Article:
4

I'm wondering if it is possible to include empty curly braces {} inside a sed replacement called from a find -exec.

An example:

find "$dir" -type f -name "*" -exec sed -i s/hello{}a/hello{}b/g '{}' +

This brings up the error message of duplicate {}:

find: Only one instance of {} is supported with -exec ... +

Is there a way to keep {} in the sed command and to be seen as literals, not as replacements for the files that find finds?

  • 1
    As an aside, you don't need single quotes around {}, and -name "*" is superfluous. – Wildcard Feb 26 '16 at 3:08
4

In this case, you can work around find's exec grammar by capturing a brace expression and using a back reference in the replacement text:

$ cat f1 f2
f1: hello{}a
f2: hello{}a
$ find . -type f -exec sed -i 's/hello\([{][}]\)a/hello\1b/g' '{}' +
$ cat f1 f2
f1: hello{}b
f2: hello{}b

Or, more simply (as noted in the comments):

find "$dir" -type f -exec sed -i 's/\(hello[{]}\)a/\1b/g' {} +

Note that the -i option for Sed is not portable and will not work everywhere. The given command will work on GNU Sed only.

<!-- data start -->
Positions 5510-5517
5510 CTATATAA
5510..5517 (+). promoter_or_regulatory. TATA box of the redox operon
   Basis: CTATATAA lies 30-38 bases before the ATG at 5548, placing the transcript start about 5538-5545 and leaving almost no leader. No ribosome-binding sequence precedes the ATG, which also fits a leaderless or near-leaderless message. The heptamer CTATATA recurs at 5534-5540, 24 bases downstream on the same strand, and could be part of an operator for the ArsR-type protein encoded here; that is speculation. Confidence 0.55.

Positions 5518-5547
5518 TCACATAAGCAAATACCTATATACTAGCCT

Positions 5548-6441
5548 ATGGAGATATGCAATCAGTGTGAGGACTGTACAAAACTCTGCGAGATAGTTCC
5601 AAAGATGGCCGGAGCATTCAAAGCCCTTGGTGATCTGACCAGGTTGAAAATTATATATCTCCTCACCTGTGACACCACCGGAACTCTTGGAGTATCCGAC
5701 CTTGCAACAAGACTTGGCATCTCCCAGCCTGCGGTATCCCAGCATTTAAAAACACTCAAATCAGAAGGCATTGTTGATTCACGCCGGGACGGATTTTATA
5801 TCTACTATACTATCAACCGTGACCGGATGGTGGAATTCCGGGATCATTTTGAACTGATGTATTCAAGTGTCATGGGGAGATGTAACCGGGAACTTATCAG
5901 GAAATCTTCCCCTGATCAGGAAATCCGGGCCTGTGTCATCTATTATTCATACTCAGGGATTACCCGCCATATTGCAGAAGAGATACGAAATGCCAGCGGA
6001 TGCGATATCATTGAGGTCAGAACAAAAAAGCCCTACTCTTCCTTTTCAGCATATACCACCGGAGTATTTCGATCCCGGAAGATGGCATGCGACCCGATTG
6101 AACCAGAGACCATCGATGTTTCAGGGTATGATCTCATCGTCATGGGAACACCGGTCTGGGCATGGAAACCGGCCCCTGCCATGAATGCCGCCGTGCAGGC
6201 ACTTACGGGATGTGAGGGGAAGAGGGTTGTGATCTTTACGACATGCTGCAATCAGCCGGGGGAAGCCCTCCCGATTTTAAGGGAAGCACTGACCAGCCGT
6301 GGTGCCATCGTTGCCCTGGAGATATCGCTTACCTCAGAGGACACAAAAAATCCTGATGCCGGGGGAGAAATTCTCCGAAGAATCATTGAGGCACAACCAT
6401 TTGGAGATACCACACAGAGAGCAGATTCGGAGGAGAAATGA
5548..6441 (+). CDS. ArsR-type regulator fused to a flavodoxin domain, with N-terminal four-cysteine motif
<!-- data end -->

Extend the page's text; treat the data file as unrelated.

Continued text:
For details, see:

  • If you're already using a backreference, there's no reason not to include hello in it. And putting one curly brace in brackets should be enough; you don't need to do both. – Wildcard Feb 26 '16 at 3:04
  • (And you don't need single quotes around {}.) – Wildcard Feb 26 '16 at 3:04
  • 1
    find "$dir" -type f -exec sed -i 's/\(hello[{]}\)a/\1b/g' {} + – Wildcard Feb 26 '16 at 3:10
0

For one thing, you're using + which means that -exec can put multiple arguments in place of {}. There's no way this is what you intended when combined with your sed command, and it's possible (though very implementation-dependent) that you can get the result you want by simply removing the +.

However the general way to do this is by using sh -c:

find "$dir" -type f -exec sh -c 'sed -i "s/hello$1a/hello$1b/g" "$1"' sh {} \;
  • 1
    I should have been more clear in my original question. I do want multiple arguments. I want the {} in the sed command to be seen as literal braces, not as replacements for the files the find command finds. – mrbnnny Feb 26 '16 at 2:43
  • @mrbnny, fair enough. In that case Barefoot IO's answer is what you need (though it can be simplified—see my comments on that answer). – Wildcard Feb 26 '16 at 3:09

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